Morrison toasts end to craft beer tax

By Daniel McCulloch
Updated May 4 2018 - 4:10pm, first published 4:00pm
Treasurer Scott Morrison has announced a tax on craft brewers will be axed in the budget.
Treasurer Scott Morrison has announced a tax on craft brewers will be axed in the budget.

A bizarre beer tax that slugs craft brewers 40 per cent more for using smaller kegs will be axed in the federal budget

Currently, draught beer sold in kegs exceeding 48 litres is taxed at lower rates compared with beer sold in smaller kegs.

"We are changing the rules to ensure that small breweries like this and distilleries around the country can actually compete on the same level playing field as the big guys," Treasurer Scott Morrison told reporters at Capital Brewing Co in Canberra.

The federal budget will extend concessional draught beer excises to smaller kegs, and increase the amount beverage companies can claim back at a cost of $85 million over four years.

Alcohol manufacturers can currently claim a refund of 60 per cent in the excise duty paid on beer and spirits of up to $30,000 a year.

This will increase to $100,000 from July 1 next year, and apply to all brewers and distillers for the first time.

While Mr Morrison had earlier raised the "tantalising" prospect of cheaper craft beer, two brewers flanking him at a press conference didn't back price cuts.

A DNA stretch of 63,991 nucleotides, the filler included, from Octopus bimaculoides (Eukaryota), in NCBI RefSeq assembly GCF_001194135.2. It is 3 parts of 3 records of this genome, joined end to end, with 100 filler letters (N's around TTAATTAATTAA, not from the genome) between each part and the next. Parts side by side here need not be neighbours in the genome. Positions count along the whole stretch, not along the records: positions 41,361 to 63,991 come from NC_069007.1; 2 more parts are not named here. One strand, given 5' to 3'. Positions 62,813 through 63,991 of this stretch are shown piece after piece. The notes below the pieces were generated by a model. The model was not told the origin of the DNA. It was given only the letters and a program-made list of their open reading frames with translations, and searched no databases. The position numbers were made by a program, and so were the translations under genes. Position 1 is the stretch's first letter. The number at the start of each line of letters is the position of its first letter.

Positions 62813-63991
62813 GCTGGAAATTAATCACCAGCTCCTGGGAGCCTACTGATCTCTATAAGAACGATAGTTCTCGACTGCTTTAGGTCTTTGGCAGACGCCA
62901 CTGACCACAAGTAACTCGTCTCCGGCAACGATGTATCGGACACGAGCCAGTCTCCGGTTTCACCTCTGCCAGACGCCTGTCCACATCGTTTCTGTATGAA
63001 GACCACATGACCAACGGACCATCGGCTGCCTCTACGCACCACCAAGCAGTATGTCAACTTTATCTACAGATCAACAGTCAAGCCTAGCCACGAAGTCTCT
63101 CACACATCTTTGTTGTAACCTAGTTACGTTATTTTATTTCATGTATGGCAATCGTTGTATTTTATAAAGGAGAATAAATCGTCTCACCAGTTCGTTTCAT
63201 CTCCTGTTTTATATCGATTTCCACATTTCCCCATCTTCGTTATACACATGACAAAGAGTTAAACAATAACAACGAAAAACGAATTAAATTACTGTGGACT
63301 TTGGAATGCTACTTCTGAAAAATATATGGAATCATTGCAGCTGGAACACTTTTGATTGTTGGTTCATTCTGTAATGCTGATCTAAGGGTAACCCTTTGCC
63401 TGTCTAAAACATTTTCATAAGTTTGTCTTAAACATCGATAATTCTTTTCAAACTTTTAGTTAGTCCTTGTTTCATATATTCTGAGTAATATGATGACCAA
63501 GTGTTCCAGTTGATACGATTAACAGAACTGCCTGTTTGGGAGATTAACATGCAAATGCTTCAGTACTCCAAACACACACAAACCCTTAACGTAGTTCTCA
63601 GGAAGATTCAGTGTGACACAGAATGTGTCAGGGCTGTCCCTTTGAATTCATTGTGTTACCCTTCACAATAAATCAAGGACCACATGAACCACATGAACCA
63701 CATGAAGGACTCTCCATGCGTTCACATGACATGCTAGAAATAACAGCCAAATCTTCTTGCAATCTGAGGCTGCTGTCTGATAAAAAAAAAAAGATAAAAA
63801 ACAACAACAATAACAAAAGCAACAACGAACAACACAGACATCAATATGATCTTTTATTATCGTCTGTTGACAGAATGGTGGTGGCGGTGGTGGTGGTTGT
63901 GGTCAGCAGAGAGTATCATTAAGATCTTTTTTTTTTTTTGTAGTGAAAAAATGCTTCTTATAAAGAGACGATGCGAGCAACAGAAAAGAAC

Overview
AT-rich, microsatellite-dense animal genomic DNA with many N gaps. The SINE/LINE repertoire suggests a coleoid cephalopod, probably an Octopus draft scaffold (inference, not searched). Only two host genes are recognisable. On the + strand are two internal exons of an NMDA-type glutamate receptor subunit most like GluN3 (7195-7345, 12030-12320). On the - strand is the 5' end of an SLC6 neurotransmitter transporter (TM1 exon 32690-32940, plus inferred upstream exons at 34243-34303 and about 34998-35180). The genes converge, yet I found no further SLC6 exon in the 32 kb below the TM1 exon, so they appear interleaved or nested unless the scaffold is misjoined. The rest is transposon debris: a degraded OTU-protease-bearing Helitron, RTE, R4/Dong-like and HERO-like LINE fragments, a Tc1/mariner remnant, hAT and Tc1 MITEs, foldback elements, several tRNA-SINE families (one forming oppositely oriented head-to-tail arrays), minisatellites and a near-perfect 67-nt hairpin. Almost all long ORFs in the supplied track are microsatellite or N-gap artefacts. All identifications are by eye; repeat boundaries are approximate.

Andy Orrell, who owns Sydney-based craft brewery Hairyman, said he was unlikely to sell cheaper beer.

"We will be investing in infrastructure and also jobs," Mr Orrell said.

Canberra's Capital Brewing Co are also likely use the boost to invest in more employees and infrastructure.

"We set the what the tax is and the excise. Ultimately what businesses charge is up to them," Mr Morrison said.

Opposition frontbencher Penny Wong said it was a grand idea, which the coalition pinched from her Labor colleague Anthony Albanese.

"I think it's a good idea, and it's Albo's idea," Senator Wong told the Nine Network.

Mr Albanese, who visited the Willie the Boatman brewery in Sydney on Friday, described the "common sense change" as a victory for people power.

"Craft brewers deserve to operate on a level playing field with the big multinational beer brands," he said.

"And beer drinkers should pay the same regardless of what brand of beer they enjoy."

There are about 380 craft brewers across Australia employing about 2400 people.

Australian Associated Press

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